What is Osseointegration?
Osseointegration limb replacement is a technique in which a titanium implant is inserted in the bone. The implant gradually attaches to the bone and is actually considered as part of the body. A part of the implant comes through the skin and this is where the prosthesis can be screwed on. This eliminates the need of a socket and will make for a more comfortable experience.
In the early 1960s, Swedish Professor and Doctor Per-Ingvar Brånemark discovered that titanium is not rejected by the body but integrates with the surrounding bone tissue.
In 1990, Dr. Brånemark and Dr. Björn Rydevik performed the world’s first surgery in which a patient was implanted with a transfemoral osseointegrated prosthesis in Gothenburg, Sweden. This represented a major milestone in the advancement of osseointegrated implant treatment and created a new opportunity for amputees worldwide to improve their quality of life.
In osseointegration, the bone stump is directly connected to the prosthesis with no break in the system. Muscles are moving the bone stump together with the titanium stem inserted. This avoids the need to compress the soft tissue inside a socket prosthesis as before, making it a more efficient mode of travel. As there is no socket required for the prosthesis to be attached to it removes all socket related problems completely.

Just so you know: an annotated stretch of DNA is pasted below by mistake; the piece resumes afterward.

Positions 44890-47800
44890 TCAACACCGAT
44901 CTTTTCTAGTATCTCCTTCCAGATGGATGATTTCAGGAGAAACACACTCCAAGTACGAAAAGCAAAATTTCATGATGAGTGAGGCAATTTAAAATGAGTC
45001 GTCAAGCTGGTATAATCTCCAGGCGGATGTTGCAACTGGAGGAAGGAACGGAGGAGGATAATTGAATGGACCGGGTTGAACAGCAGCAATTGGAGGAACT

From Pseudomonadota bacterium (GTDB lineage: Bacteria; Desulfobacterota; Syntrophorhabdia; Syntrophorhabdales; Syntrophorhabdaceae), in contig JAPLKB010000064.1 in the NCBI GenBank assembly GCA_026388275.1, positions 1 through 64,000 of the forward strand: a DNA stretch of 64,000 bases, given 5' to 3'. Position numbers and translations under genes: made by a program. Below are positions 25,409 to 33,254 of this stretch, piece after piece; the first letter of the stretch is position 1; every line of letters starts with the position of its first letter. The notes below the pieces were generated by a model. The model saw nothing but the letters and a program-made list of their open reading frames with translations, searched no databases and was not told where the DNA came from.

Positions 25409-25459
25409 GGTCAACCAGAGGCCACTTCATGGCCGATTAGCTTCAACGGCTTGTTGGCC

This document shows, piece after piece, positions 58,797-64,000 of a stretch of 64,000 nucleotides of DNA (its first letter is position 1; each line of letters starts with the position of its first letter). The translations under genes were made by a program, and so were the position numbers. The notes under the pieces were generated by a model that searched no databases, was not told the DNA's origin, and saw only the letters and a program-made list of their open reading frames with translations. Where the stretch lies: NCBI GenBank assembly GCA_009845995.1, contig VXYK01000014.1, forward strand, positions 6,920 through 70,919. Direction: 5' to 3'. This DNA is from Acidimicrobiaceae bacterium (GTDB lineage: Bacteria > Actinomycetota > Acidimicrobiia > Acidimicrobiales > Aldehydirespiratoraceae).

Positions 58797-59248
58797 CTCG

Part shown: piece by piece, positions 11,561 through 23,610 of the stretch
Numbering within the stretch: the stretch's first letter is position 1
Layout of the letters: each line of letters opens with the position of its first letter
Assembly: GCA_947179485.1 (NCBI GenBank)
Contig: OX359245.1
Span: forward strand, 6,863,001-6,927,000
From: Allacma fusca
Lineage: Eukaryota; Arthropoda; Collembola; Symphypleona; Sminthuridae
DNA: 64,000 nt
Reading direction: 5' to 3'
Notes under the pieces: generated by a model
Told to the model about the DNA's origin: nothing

With an osseointegrated prosthetic limb amputees can do nearly everything again, for instance:
- Having a shower or a bath
- Cycling and mountain biking
- Sailing and diving
- Going to the sauna
- After rehabilitation and gently rebuilding the stump muscles and bone, even more intensive activities may be possible after about 2 years.
For patients with extremity amputation, osseointegration offers many advantages in comparison to socket prostheses. The attachment of the osseointegrated prosthesis is much more stable and this allows for much improved walking and joint movement. An osseointegrated prosthesis does not cause skin breakdown. Because the prosthesis is directly attached into the bone, patients feel their prosthesis as part of their own body by natural osseoperception. This highly innovative technique contributes to the amputees’ quality of life.